About Hawaii

“Ka Pae `Aina O Hawai`i Nei (the Hawaiian Archipelago) comprises 132 islands, reefs and shoals, stretching 1,523 miles (2,451 kilometers) southeast to northwest across the Tropic of Cancer between 154 40′ to 178 25′ W longitude and 18 54′ to 28 15′ N latitude, consisting approximately of a total land area of 6,425 square miles (16,642 square kilometers), including 1 percent of less than six square miles of land area made up of islands off the shores of the main islands and the Northwestern Hawaiian Islands, from Kure Atoll in the North to Nihoa in the South, also Palmyra Island, Midway and Wake Islands, and all Lands that have resided with the Kanaka Maoli since time immemorial.

The Hawaiian Islands form an Archipelago, which extends over a vast area of the Pacific Ocean, possessing a 12 mile Territorial Sea, and the 200 mile Exclusive Economic Zone, in accordance with generally recognized standards of international law.”


Ni`ihau, Kaua`i, O`ahu, Moloka`i, Lanai, Kaho`olawe, Maui, and Hawai`i
are the main inhabited islands of the Hawaiian Archipelago, shown from nearest to farthest.


  • Name: Hawaii, Mokuʻāina o Hawaiʻi (Hawaiian)

  • Language: Hawaiian, English,

  • Population: 1,420,491

  • Location: Mid-Pacific Ocean

Hawaii Movement

The Hawaiian sovereignty movement (Hawaiian: ke ea Hawaiʻi) is a grassroots political movement seeking greater autunomy, independence and self-governence of the Hawaiian Islands. After the illegal overthrow of Queen Lili’uokalani in 1898, the United States has engaged in a prolongued military occupation of the islands. Some members of the movement seek redress for lands taken, while proposals to return Hawaii to a Kingdom by reinstating the monarchy also exist. In 1993 the United States Congress passad a resolution apologizing for the annexation of the islands, while also recognizing it was an illegal act.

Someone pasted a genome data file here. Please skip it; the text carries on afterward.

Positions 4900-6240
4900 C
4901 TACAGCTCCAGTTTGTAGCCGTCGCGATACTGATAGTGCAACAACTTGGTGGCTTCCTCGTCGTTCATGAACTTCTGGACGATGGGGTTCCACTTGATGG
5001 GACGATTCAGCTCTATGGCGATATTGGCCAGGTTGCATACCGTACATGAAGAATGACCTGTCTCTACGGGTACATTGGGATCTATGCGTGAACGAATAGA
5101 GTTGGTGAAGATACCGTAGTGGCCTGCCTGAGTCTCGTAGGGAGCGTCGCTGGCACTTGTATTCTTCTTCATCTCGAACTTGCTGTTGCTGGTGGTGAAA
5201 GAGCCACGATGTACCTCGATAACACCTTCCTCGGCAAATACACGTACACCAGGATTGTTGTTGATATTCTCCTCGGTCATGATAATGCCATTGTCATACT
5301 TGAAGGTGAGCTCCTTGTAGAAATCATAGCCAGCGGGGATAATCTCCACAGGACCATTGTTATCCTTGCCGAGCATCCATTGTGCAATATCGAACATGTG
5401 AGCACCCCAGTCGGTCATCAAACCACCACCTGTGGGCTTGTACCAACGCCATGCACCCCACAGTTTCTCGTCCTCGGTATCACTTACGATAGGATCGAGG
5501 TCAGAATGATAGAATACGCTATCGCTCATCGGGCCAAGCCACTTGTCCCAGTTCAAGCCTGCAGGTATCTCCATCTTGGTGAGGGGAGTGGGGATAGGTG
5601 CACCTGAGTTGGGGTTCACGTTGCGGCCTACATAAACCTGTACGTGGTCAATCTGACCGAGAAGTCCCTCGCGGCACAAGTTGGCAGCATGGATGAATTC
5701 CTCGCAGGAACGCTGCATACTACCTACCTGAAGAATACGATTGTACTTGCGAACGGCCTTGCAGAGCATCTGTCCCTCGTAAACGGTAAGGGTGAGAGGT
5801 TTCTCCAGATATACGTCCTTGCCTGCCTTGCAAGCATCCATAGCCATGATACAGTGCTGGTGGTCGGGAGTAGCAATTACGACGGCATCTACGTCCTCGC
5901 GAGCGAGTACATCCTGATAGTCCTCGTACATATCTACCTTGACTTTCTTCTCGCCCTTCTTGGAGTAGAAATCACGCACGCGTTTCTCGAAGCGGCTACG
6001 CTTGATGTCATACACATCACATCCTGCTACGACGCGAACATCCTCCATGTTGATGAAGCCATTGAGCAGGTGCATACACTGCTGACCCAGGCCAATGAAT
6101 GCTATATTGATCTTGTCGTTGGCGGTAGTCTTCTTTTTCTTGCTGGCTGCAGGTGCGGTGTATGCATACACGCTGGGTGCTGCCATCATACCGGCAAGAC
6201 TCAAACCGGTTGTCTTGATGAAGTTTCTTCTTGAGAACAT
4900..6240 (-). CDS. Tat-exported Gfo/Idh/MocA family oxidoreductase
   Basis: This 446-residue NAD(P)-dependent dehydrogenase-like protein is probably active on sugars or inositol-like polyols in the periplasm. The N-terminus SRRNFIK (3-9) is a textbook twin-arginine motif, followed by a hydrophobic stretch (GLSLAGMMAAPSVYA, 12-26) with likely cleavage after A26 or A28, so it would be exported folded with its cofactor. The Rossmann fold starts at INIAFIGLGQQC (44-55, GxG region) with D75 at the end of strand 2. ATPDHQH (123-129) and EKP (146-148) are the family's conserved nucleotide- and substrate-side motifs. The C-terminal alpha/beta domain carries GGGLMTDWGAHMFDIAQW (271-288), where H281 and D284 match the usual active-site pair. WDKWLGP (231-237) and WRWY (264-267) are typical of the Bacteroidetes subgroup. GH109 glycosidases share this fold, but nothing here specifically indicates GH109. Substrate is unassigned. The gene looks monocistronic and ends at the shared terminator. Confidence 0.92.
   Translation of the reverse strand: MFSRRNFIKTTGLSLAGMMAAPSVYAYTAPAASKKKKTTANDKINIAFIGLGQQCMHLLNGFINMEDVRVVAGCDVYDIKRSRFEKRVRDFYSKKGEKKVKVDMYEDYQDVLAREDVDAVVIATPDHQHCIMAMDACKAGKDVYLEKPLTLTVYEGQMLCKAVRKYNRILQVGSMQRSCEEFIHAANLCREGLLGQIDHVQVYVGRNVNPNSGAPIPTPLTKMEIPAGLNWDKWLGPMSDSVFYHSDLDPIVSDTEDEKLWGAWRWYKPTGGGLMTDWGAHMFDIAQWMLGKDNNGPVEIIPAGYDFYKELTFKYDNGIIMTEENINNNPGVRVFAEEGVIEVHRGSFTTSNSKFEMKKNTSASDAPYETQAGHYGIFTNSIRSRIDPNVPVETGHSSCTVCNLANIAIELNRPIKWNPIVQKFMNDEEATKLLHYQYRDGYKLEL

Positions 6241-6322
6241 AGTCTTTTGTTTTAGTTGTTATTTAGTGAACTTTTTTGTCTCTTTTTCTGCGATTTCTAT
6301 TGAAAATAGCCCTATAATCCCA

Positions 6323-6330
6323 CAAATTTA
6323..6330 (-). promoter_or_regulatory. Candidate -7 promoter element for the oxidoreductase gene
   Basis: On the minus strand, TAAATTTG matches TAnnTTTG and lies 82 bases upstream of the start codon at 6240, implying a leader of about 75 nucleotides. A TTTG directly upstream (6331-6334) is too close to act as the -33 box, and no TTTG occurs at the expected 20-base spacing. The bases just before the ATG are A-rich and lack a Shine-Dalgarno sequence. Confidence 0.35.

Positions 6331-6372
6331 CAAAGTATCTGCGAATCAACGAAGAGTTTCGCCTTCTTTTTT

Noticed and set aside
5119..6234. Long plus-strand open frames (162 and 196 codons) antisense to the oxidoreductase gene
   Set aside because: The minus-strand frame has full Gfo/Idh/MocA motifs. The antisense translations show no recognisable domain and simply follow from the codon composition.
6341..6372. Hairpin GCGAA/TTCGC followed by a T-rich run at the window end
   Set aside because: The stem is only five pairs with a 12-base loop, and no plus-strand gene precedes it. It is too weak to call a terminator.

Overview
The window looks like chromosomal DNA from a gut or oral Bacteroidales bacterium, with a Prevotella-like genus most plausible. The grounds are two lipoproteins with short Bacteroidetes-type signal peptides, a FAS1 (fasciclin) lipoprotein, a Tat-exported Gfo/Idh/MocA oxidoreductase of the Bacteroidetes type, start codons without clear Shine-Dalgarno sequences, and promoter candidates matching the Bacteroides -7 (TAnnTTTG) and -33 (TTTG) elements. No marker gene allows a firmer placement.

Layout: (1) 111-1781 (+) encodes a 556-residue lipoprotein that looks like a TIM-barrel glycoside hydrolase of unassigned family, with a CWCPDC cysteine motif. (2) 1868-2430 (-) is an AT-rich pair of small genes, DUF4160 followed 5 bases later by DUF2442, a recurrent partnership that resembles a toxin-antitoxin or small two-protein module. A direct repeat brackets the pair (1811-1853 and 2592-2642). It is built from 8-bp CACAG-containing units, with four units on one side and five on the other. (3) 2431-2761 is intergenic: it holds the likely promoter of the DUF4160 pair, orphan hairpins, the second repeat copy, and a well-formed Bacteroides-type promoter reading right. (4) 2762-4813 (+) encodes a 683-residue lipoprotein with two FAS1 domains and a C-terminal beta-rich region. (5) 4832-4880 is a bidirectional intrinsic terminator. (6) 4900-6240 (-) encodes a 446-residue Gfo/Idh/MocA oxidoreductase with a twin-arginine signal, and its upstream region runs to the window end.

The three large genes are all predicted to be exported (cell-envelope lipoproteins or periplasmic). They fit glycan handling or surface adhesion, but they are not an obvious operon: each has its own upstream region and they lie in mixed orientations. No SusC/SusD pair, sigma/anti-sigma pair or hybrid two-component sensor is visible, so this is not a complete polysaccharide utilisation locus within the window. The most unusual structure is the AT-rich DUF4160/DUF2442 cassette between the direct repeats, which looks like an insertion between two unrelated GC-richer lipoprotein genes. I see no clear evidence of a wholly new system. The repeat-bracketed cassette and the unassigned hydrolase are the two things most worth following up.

Sovereignty advocates have attributed problems plaguing native communities including homelessness, poverty, economic marginalization, and the erosion of native traditions to the lack of native governance and political self-determination. They have pursued their agenda through educational initiatives and legislative actions. Along with protests throughout the islands, at the capitol itself as well as the places and locations held as sacred to Hawaiian culture, sovereignty activists have challenged United States forces and law.


The inverted Hawaiian State flag indicates the Hawaiian Kingdom in distress and symbolizes the Hawaiian sovereignty movement.
The Kanaka Maoli flag represents Native Hawaiians and is said to be the flag King Kamehameha used in the unification of the islands.